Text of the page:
Dean Lastly, you opened an exhibition space entitled “World Class Boxing”. The space opened during the last Art Basel Miami Beach. What are your plans for World Class Boxing?

Dennis World Class Boxing for us is a place to show very large or complex pieces that we can't show in our home. As we've gone into this installation work/new sculptural mode, we have found ourselves drawn to pieces that were simply too large to show anywhere expect a traditional museum setting. We view World Class Boxing as a way to give those pieces a venue that is outside traditional museum viewership. Sometimes the pieces aren't ready for traditional museum viewership or the museum is not ready for the pieces. Each show is a single work, so the viewer comes in to a fairly large space in excess of 3,500 square feet and is confronted with one piece. We think that's a way of having people look at, think about and react to art in a different way than the traditional experience. Our first show for World Class Boxing was a large scale piece by Olafur Eliasson, this will be followed by a sound piece by Janet Cardiff and a large installation of two tree houses by Simon Starling which includes five live finches. Beyond those shows, we are out there looking!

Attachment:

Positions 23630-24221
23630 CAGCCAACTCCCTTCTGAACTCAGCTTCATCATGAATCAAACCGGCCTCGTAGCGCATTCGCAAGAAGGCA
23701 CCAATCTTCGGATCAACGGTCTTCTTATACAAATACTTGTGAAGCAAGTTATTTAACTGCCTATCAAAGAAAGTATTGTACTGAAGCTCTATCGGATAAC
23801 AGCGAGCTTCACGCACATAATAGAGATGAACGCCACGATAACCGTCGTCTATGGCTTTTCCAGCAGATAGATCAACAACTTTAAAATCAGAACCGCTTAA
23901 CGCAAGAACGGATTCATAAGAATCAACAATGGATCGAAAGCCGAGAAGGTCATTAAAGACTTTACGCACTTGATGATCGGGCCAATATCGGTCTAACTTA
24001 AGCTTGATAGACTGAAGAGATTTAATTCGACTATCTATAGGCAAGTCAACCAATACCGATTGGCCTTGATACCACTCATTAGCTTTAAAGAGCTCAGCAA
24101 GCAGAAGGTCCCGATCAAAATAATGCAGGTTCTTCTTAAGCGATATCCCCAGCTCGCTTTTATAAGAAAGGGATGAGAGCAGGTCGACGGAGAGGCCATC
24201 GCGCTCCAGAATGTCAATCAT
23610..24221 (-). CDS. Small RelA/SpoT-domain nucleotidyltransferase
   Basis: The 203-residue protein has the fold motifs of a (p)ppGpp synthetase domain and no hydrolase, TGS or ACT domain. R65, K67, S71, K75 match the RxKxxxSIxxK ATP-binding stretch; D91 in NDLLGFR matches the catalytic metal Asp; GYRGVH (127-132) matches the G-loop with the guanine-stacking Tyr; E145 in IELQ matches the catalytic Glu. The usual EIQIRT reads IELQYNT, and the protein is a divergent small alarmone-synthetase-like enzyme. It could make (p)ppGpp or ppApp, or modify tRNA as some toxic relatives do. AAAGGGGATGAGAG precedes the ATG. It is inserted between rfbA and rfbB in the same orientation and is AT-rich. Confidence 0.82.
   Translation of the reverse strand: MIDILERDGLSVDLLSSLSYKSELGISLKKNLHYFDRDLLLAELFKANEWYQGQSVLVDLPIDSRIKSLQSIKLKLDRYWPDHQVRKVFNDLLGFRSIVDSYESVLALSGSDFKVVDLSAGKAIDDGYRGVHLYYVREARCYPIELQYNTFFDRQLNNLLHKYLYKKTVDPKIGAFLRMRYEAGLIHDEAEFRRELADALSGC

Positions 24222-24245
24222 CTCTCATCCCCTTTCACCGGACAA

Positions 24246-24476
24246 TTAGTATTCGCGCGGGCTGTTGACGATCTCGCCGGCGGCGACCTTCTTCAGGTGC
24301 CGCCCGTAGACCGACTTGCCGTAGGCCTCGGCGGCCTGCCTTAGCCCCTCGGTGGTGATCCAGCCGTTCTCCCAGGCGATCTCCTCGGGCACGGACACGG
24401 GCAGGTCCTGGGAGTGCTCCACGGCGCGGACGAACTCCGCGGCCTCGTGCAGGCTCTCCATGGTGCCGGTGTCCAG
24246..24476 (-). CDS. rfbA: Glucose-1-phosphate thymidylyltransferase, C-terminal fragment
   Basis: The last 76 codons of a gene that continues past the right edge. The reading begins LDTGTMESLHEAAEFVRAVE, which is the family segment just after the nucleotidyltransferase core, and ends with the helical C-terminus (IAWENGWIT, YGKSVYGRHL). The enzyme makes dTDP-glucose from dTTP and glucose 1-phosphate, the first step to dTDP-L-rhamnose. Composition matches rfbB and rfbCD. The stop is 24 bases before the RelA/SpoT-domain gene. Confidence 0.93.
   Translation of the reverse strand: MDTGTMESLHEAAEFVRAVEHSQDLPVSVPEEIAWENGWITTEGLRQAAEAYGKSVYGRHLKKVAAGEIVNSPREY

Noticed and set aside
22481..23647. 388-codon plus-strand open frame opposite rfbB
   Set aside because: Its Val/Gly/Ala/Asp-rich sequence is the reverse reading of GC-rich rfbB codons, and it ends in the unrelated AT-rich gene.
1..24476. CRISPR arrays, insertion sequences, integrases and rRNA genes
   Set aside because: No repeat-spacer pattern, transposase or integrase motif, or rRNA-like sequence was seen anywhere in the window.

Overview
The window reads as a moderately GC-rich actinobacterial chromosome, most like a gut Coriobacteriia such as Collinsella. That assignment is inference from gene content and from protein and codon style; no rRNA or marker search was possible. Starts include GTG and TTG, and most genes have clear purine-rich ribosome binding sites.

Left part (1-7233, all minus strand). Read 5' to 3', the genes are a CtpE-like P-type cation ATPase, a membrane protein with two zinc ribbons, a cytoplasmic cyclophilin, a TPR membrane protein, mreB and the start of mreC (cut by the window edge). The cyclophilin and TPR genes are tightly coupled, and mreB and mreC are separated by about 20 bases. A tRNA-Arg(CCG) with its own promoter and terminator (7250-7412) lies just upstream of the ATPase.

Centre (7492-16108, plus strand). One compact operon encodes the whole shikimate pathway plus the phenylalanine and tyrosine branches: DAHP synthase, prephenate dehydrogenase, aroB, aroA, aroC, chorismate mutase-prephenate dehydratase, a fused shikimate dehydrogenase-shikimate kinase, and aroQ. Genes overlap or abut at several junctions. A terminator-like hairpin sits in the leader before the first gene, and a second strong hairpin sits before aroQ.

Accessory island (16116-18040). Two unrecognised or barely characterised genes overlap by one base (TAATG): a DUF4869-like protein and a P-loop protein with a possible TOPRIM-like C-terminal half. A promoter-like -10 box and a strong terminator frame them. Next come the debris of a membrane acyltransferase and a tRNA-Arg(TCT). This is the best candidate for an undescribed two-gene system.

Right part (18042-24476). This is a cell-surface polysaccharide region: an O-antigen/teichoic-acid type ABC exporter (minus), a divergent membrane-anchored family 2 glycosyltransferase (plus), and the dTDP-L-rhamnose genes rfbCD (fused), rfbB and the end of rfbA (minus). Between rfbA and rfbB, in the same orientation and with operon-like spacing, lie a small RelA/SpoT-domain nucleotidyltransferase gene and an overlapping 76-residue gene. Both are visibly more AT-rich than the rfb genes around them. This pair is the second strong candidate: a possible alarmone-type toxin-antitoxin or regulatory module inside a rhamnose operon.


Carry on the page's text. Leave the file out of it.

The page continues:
Light Ventilator Mobile
2002,
Olafur Eliasson,
228”x228”x120”

 

 

 

click image to enlarge:

click image to enlarge:

Exterior Relay Platform
2004
Liam Gillick, 168”x96” (plan shot)
Exterior Relay Platform
2004
Liam Gillick, 168”x96” (perspective shot)

 

 

Inverted Retrograde Theme, USA (House for Songbird)
Simon Starling 133”x122”x140”
and tree trunks


 

Feedback
2004,
Janet Cardiff
and George Bures Miller,
Dimensions Variable

 

Zobop Stairs
Jim Lambie,
Dimensions Variable

 

Break on Through

Jim Lambie

96"x32"x12"

 

Untitled

Kori Newkirk

in process

 

Untitled (Chateau Haut Brion #1)

Jason Hedges,

22"x30"

 

Untitled (Double Stil),

Jason Hedges

63"x20"x14"

 

click image to enlarge:

I like it that you can't hear me pee because I've always been embarrassed by that - I would hold it all day in school because wouldn't want any other girl to hear me
Joseph Grigley
2 7/16”x264


 

How to Find Your Way When You are Lost At Sea

Jason Dodge
92”x324”x3”
(detail shot)

 

Bas Jan Adler
Christine Lutz Roland 30”x27”x3”

 

In Search of the Miraculous Sea Chanty

Jason Dodge
40”x40”